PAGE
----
We can do so using methods based on the sample proportion of cases. They assume the normal approximation to the binomial distribution is valid. This assumption is reasonable when np0q0 ≥ 5 (Rosner, 2015, page 249).

```
students %>%
freq_table(male) %>%
# Test for equal proportions
summarise(
p_bar = n[1] / n_total[1],
p0 = 0.5,
n = n_total[1],
z = abs((p_bar - p0)) / sqrt(p0 * (1 - p0) / n),
p = 2 * pnorm(z, lower.tail=FALSE)
)
#> # A tibble: 1 x 5
#> p_bar p0 n z p
#> <dbl> <dbl> <int> <dbl> <dbl>
#> 1 0.45 0.5 20 0.447 0.655
```

We can also get this value from R’s built-in `prop.test`

and R’s built-in `chisq.test`

.

```
prop.test(9, 20, p = 0.5, correct = FALSE)
#>
#> 1-sample proportions test without continuity correction
#>
#> data: 9 out of 20, null probability 0.5
#> X-squared = 0.2, df = 1, p-value = 0.6547
#> alternative hypothesis: true p is not equal to 0.5
#> 95 percent confidence interval:
#> 0.2581979 0.6579147
#> sample estimates:
#> p
#> 0.45
```

```
chisq.test(c(9, 11), p = c(0.5, 0.5), correct = FALSE)
#>
#> Chi-squared test for given probabilities
#>
#> data: c(9, 11)
#> X-squared = 0.2, df = 1, p-value = 0.6547
```

Finally, I’ve built this test into `freqtables::freq_test`

, which is designed to work in a `dplyr`

pipeline.

```
students %>%
freq_table(male) %>%
freq_test()
#> # A tibble: 2 x 14
#> var cat n n_total percent se t_crit lcl ucl n_expected
#> <chr> <chr> <int> <int> <dbl> <dbl> <dbl> <dbl> <dbl> <dbl>
#> 1 male 0 9 20 45 11.4 2.09 23.8 68.2 10
#> 2 male 1 11 20 55. 11.4 2.09 31.8 76.2 10
#> # … with 4 more variables: chi2_contrib <dbl>, chi2_pearson <dbl>, df <dbl>,
#> # p_chi2_pearson <dbl>
```

We can interpret this result in the following way: The probability of getting data that conflict with the tested hypothesis as much as or more than the observed data conflict with the tested hypothesis is 0.65, if the tested hypothesis is correct and all other assumptions used in computing the p-value are correct. These data are compatible with the null hypothesis of equal proportions of males and females on our hypothetical campus.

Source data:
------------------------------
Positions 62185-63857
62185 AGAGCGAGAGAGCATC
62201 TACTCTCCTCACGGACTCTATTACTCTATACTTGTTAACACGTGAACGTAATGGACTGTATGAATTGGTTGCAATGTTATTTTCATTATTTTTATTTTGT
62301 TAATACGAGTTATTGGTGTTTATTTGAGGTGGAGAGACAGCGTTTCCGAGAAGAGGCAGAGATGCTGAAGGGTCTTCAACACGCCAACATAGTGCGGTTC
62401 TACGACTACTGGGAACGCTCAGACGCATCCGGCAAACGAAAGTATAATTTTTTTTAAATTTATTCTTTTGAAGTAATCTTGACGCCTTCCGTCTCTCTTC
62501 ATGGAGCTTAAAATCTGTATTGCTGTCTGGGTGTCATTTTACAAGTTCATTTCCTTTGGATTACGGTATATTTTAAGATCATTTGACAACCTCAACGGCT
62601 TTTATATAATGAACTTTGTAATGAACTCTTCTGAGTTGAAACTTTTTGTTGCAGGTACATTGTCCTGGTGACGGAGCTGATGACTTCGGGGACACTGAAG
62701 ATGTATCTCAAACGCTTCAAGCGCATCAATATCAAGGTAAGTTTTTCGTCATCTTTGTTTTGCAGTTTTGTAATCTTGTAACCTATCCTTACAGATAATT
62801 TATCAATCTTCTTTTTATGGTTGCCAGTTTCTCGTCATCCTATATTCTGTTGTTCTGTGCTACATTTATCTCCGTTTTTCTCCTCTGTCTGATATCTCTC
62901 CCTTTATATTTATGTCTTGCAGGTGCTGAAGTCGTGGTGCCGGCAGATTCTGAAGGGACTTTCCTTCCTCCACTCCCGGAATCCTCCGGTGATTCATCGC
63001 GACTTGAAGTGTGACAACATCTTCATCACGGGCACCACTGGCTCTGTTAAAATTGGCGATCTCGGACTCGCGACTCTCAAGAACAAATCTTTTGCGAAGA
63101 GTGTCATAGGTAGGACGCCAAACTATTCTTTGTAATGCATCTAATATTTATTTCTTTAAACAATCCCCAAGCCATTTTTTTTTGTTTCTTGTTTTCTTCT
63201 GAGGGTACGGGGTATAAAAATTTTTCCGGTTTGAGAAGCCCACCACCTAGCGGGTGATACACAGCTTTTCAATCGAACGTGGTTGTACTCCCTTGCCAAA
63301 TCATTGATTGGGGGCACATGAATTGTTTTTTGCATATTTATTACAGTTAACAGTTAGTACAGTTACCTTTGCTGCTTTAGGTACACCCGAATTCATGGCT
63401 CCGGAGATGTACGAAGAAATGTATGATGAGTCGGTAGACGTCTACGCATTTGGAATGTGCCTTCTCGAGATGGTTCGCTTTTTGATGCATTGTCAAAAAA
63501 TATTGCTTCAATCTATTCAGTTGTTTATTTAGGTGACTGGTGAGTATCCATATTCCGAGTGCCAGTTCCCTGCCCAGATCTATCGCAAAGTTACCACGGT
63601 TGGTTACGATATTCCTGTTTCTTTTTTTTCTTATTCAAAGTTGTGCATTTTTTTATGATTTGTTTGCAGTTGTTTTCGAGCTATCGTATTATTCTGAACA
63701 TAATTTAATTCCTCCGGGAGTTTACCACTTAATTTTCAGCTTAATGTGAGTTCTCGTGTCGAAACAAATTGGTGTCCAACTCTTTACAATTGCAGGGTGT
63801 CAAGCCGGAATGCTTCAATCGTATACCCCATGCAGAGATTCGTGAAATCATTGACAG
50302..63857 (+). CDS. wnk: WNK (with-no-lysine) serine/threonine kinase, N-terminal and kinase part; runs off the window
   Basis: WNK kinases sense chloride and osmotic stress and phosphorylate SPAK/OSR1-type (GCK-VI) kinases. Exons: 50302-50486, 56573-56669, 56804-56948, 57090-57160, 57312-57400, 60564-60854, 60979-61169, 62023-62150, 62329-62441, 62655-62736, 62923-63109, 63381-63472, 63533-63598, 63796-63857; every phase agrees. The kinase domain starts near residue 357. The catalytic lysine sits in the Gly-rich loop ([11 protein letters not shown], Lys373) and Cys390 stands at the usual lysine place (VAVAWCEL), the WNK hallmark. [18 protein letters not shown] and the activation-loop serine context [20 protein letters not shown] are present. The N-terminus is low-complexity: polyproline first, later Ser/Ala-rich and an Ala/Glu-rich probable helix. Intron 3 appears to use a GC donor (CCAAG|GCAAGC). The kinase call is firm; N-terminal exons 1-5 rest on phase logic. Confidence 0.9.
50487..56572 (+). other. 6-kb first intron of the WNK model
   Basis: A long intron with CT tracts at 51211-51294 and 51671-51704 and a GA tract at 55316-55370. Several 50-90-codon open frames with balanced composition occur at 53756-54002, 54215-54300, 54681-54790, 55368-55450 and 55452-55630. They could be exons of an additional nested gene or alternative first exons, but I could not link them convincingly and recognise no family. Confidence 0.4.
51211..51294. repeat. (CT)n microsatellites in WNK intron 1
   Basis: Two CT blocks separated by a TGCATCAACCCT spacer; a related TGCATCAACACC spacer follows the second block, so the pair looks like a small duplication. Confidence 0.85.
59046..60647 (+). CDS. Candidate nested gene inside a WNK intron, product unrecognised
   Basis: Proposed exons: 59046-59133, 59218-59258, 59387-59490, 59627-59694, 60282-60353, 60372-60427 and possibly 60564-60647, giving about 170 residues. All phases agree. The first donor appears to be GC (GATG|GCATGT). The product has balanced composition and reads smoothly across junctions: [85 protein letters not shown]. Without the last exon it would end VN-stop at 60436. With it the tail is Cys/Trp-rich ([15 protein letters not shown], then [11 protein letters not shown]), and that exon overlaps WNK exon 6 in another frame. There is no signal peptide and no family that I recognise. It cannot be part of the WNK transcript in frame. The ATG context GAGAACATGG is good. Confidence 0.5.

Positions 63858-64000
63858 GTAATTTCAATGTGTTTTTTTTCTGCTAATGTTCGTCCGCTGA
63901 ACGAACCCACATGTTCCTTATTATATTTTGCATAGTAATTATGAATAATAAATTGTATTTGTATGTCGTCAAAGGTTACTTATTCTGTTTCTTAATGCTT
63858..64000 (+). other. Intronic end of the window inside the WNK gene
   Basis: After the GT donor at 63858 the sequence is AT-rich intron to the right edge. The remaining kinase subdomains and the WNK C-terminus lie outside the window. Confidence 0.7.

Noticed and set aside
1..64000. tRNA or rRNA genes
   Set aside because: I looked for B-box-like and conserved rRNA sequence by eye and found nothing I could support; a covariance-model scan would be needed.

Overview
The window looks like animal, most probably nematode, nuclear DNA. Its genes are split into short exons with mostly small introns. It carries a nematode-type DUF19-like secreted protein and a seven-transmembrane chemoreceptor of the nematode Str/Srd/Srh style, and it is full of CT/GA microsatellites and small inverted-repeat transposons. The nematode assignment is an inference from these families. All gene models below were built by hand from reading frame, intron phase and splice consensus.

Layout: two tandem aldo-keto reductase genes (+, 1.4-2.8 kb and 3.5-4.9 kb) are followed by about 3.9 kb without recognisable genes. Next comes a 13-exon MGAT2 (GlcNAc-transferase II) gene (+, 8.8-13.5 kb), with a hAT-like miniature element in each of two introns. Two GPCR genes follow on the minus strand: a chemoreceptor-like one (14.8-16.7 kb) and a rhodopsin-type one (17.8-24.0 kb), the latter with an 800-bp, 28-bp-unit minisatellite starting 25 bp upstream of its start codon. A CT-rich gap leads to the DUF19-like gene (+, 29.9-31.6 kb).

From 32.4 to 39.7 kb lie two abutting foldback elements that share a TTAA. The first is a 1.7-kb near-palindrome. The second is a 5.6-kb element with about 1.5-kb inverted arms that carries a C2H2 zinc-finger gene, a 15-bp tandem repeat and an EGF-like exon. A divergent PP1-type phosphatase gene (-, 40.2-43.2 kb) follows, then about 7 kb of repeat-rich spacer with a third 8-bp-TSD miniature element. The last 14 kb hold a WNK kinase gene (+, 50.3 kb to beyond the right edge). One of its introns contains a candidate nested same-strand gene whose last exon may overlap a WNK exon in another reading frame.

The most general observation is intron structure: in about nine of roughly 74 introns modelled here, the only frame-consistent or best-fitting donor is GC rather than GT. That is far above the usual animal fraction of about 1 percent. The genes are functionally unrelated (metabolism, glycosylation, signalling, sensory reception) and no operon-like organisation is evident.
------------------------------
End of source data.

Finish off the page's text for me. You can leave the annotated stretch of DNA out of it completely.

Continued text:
The study subjects may be treated as a simple random sample from a population of similar subjects (Daniel, 2013, page 258).

The sampling distribution of p_hat is approximately normally distributed in accordance with the central limit theorem (Daniel, 2013, page 258).

Here, and below, will will use the mtcars data for ease of comparison.

```
mtcars %>%
freq_table(am) %>%
freq_test() %>%
select(1:6, p_chi2_pearson)
#> var cat n n_total percent se p_chi2_pearson
#> 1 am 0 19 32 59.375 8.820997 0.2888444
#> 2 am 1 13 32 40.625 8.820997 0.2888444
```

These results match the results obtained from Stata and SAS (see below).

**References:**

Daniel, W. W., & Cross, C. L. (2013). Biostatistics: A foundation for analysis in the health sciences (Tenth). Hoboken, NJ: Wiley.

Kaplan, D. T. (2017). Statistical modeling: A fresh approach (Second). Project MOSAIC Books.

Rosner, B. (2015). Fundamentals of biostatistics (Eighth). MA: Cengage Learning.

Rothman, K. J., Greenland, S., & Lash, T. L. (2008). Modern epidemiology (Third). Philadelphia, PA: Lippincott Williams & Wilkins.

In this example we are still testing for equality of proportions. However, now we are testing for equality across more than two categories.

Notice that the syntax doesn’t change. In fact, there isn’t even an additional method needed for this scenario.

```
mtcars %>%
freq_table(cyl) %>%
freq_test()
#> var cat n n_total percent se t_crit lcl ucl n_expected
#> 1 cyl 4 11 32 34.375 8.530513 2.039513 19.49961 53.11130 10.66667
#> 2 cyl 6 7 32 21.875 7.424859 2.039513 10.34883 40.44691 10.66667
#> 3 cyl 8 14 32 43.750 8.909831 2.039513 27.09672 61.94211 10.66667
#> chi2_contrib chi2_pearson df p_chi2_pearson
#> 1 0.01041667 2.3125 2 0.314664
#> 2 1.26041667 2.3125 2 0.314664
#> 3 1.04166667 2.3125 2 0.314664
```

This is the same result we get from SAS. I was unable to find an easy way to do this test in Stata.

Now, suppose we are interested in the *relationship between* two categorical variables. More precisely, we can estimate the degree of compatibility between our observed values, and the values we would expect to observe if the two characteristics we are analyzing were independent (i.e., knowing the value of one characteristic tells you nothing about the value of the other characteristic).

For example, earlier we found that our data were compatible with the hypothesis that there are equal proportions of females and males on our hypothetical campus – our superpopulation. Now, we suspect that females and males in our superpopulation differ with respect to their binge drinking behavior.

To investigate this hypothesis further, we will collect data from a simple random sample of students, measure their gender, and measure whether they binge drank in the last 30 days or not (yes/no). Then we will use the chi-square test of independence to draw conclusions about the degree of compatibility between our data, and the data we would expect to observe if binge drinking and gender were independent of one another.